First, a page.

A Humanitarian Award For Syria, a Censure for America?

James Denselow writes of the horrible conditions of refugees inside and outside Iraq, 4 million of them, including minorities inside Iraq with no militia to protect. This includes Palestinians, of course, who, already living in horrifying camps, have been beaten and tortured by Iraqi police.

As the violence against Palestinians in Iraq continues, the number of refugees in al-Waleed camp has increased to more than 1,700 today. They live in conditions totally unsuited to extended human habitation. Hazards include an extremely harsh physical environment, extreme temperatures (+50 C to sub-zero) outbreaks of fire amongst the tents, accidents caused by passing trucks and infestation of snakes and rats. Residents of this camp are assisted by UNHCR’s Iraqi Operation Unit in Amman and aid agencies such as Medical Aid for Palestinians (MAP). Unlike the Palestinians in the al-Tanf no-man’s land camp they suffer of a severe lack of protection as they are still located in Iraqi territory.

Between the 22nd and the 24th of May, 15 Palestinian men from al-Waleed refugee camp were tortured by the local Iraqi police in their police station after having been arrested by the police with help of the Multinational forces (MNF). Photos taken by MAP’s doctors show injuries from beatings, knife cuts and spots of cigarette burns all over their bodies, including around their genitals. Such an incident underscored the extremely vulnerable situation these particular refugees face. Urgent resettlement is needed. Whilst the Syrian government is saturated with refugees and the Iraqi government too weak to ensure safe return, the onus lies with the international community, and in particular the United States and United Kingdom, to provide safe haven.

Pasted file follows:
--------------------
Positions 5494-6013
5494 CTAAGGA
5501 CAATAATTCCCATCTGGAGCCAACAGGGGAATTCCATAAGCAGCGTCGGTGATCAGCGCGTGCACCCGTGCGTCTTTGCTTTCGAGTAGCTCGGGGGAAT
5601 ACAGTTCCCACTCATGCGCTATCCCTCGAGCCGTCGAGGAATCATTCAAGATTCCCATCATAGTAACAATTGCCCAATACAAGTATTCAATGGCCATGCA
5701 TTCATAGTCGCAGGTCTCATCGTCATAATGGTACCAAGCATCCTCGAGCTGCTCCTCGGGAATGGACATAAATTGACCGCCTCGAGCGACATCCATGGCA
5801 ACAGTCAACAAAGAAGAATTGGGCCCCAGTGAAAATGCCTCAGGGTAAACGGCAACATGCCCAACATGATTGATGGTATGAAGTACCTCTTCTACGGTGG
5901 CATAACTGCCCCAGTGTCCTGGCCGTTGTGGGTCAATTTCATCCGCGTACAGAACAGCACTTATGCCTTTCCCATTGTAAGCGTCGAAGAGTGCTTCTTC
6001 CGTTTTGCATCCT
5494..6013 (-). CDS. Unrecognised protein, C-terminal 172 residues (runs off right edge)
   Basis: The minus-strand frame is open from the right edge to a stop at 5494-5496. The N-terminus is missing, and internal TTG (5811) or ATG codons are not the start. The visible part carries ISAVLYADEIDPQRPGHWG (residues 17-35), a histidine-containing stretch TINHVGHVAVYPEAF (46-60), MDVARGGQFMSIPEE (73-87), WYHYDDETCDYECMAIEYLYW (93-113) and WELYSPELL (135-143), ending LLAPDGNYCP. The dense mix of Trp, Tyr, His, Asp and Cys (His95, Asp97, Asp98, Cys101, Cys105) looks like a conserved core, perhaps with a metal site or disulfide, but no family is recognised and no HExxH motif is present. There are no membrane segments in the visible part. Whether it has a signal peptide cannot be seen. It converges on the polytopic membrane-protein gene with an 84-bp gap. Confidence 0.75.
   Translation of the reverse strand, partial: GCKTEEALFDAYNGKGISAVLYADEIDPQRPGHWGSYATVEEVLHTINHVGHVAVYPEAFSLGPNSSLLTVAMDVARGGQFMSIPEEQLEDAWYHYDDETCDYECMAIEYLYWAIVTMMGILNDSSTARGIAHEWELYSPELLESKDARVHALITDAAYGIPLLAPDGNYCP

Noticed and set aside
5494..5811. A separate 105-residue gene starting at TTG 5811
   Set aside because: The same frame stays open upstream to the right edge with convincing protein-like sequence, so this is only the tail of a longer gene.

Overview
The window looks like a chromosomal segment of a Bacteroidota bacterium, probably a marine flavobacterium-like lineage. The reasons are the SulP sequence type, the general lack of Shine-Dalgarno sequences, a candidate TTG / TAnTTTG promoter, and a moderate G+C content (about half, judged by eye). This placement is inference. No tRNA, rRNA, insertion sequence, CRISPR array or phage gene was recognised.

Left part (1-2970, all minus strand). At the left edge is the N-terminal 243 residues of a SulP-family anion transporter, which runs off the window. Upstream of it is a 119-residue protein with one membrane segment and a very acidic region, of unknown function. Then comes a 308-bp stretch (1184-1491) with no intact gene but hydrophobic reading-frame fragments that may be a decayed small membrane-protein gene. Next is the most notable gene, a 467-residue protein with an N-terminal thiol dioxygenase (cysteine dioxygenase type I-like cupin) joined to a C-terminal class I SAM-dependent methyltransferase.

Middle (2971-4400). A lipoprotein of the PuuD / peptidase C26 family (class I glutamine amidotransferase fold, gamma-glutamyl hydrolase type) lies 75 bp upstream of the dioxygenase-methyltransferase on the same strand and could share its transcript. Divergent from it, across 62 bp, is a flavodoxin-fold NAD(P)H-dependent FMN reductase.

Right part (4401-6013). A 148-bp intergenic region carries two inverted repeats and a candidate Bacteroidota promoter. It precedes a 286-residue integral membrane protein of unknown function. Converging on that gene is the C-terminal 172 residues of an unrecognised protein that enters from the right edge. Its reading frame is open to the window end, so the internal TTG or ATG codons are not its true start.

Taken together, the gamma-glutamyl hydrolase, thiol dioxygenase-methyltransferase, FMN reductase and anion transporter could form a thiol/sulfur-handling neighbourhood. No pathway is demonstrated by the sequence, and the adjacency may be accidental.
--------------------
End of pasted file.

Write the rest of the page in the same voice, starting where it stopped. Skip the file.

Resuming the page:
In the midst of all of this, there are some interesting statistics that emerge. The abysmal failure of the American war in Iraq has led to the biggest exodus of refugees in Middle East history. Now these millions of refugees are displaced everywhere. Pakistan has taken in 2 million for example, whereas Syria has taken in 1.5 million. But there is a difference. Relative to its population 1.5 million people is 7.5% of its population, as reported in the discussion at joshualandis.com. Now let’s see where the United States comes out, the land whose Statue of Liberty asks for everyone’s poor and tired, the country that displaced all of these refugees with a terribly fought war. Denselow also reports in the same article that Ambassador Foley is trying to reach the Bush Administration’s goal of accepting 12,000 refugees. That comes to approximately .00004% of the American population. So .00004% of a population represents the largesse of the greatest democracy in the world, and 7.5% of the population represents the largesse of the last remaining Ba’athist regime of the world. What is going on here? What has happened to the United States? I want democracy globally as much as the next person, but if you were living in Syria or Iraq right now, if you were Palestinian with nowhere to go, beaten by the police that are being armed by the United States, what would you think of who deserves a humanitarian award and who deserves censure. We are in a dark time for the reputation of Western democracy.

© Marc Gopin

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